A weekly window on the California elections.


Stop if you’ve heard this: “He fought to enforce the death penalty and waged the toughest battle to save the environment of any attorney general in America,” the announcer for a paid political advertisement intones. John K. Van de Kamp? Try again. The ad, it turns out, is about Democratic attorney general Anthony Celebrezze, who is running for governor of Ohio. If the commercial sounds familiar, it should. It was drafted by the campaign firm of Doak and Shrum, which also happens to be running the campaign of that other attorney general who wants to be governor--Van de Kamp--who has struck similar themes.

Earache: To explain the 17 propositions on the June ballot to voters who are blind, the secretary of state’s office has produced audiotapes for public libraries. Total listening time to get the lowdown on Prepositions 107 through 123 at “talking book” speaking speed: 5 1/2 hours.


No sweat: Among the candidates who won’t be breaking a sweat in the primary campaign’s final days are the 20 members of the state Senate up for reelection this year. All of them filed for another term; only one drew a primary foe. And the lone incumbent who missed a free nomination ride--West Los Angeles Democrat Herschel Rosenthal--is expected to easily defeat his challenger, lawyer William Graysen. The democratic process is a bit more alive among Assembly races, although it’s hardly at a fever-pitch. Of the 73 Assembly members seeking reelection, only 18 face a primary opponent.


From the San Diego Union, in urging defeat of Proposition 112:

“The Legislature, which has a talent for doing the wrong thing, has done so once again by linking a long-overdue ethics package with a pay raise . . . California voters resent being extorted, even in an ostensibly good cause.”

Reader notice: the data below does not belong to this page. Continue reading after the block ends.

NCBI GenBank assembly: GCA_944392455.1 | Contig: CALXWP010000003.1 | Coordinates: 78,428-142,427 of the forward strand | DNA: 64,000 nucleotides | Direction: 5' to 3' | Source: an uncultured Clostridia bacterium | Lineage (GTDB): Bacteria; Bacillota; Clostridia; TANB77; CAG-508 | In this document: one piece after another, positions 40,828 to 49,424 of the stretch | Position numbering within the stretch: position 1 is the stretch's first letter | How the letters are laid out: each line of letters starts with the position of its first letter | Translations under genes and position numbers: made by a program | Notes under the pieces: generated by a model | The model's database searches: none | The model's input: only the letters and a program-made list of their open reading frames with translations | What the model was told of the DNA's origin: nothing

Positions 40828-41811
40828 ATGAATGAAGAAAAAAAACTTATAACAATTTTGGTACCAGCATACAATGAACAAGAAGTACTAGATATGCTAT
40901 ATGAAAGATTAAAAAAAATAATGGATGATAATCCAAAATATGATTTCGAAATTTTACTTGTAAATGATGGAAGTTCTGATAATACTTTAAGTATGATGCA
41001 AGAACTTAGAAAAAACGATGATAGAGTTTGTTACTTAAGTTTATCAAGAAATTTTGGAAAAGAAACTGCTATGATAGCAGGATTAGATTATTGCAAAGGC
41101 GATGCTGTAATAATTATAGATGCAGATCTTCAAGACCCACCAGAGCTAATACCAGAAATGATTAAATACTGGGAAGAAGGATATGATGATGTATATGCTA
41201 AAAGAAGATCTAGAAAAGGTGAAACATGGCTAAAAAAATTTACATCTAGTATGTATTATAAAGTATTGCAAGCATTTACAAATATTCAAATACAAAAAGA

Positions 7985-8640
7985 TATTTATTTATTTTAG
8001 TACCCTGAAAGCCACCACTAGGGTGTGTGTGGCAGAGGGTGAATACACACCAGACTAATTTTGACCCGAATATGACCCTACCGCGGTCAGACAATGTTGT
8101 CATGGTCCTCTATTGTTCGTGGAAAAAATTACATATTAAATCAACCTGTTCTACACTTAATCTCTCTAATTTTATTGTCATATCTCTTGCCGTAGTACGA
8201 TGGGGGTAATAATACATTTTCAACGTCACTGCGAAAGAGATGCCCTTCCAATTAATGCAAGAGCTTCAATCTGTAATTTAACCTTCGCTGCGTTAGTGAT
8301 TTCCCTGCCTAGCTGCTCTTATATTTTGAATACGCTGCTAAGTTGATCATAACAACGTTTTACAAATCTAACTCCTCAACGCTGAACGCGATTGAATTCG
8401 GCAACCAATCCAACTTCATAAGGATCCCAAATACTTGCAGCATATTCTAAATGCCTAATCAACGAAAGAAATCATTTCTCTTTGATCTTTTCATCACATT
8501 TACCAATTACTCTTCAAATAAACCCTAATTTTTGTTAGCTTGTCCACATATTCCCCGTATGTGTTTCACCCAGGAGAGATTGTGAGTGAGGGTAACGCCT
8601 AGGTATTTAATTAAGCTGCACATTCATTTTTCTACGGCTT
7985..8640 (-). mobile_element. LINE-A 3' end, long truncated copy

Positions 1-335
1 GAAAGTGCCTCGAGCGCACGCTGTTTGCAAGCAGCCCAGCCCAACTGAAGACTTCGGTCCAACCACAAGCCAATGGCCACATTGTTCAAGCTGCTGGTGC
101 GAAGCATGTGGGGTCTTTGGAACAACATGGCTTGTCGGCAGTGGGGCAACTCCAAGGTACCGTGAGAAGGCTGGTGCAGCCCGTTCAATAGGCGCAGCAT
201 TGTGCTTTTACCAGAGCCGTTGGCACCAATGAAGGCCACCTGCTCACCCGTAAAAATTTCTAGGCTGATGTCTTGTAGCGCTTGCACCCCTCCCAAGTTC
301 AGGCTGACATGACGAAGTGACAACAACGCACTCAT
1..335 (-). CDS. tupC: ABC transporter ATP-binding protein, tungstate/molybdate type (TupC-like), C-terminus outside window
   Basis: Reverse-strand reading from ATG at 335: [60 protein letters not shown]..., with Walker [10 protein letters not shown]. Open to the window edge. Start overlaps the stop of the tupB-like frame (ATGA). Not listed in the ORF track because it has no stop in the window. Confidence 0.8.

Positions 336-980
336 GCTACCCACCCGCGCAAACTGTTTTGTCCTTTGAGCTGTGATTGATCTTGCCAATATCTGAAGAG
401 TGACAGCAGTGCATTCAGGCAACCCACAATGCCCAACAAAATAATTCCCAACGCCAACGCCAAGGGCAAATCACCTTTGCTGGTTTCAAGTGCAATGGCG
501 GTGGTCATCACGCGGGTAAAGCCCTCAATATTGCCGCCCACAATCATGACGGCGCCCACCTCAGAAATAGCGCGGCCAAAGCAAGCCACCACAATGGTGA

From Mervin Field, director of the independent California Poll, in predicting that only about one-third of the eligible voters will cast ballots in June:

“We are in reality a nation of non-voters . . . this state’s ballot boxes are becoming more and more empty.”


“We’ve all watched the McNaughton trial.”

--Dianne Feinstein, emphasizing the need for strict monitoring of preschools and other day-care facilities in the wake of the celebrated McMartin child abuse case.


“Politics is not like entering a convent.”

--Sam Singer, Ira Reiner’s campaign manager, explaining why Reiner rebuffed opponent Arlo Smith’s call for him to take a vow not seek a higher office if elected attorney general.


There was not much in the way of good news for John Van de Kamp in the recent Los Angeles Times Poll of 792 registered Democrats. Van de Kamp did not lead Dianne Feinstein in any of the major voter categories, although the margin of error of 5 points means that there is no statistical difference in some categories.

Van de Feinstein Voters Feinstein Kamp Lead Liberal 47% 22% 25 points Moderate 32% 30% 2 points Conservative 35% 28% 7 points Management 41% 20% 21 points White Collar 37% 28% 9 points Blue Collar 33% 24% 9 points Male 38% 29% 9 points Female 37% 20% 17 points Younger* 31% 29% 2 points Older 41% 23% 18 points Anglo 39% 25% 14 points Black 36% 19% 17 points Latino 29% 25% 4 points Northern 41% 24% 17 points Southern 35% 24% 11 points

* Younger equals ages 18-39; older equals 40 and up.

Source: Los Angeles Times Poll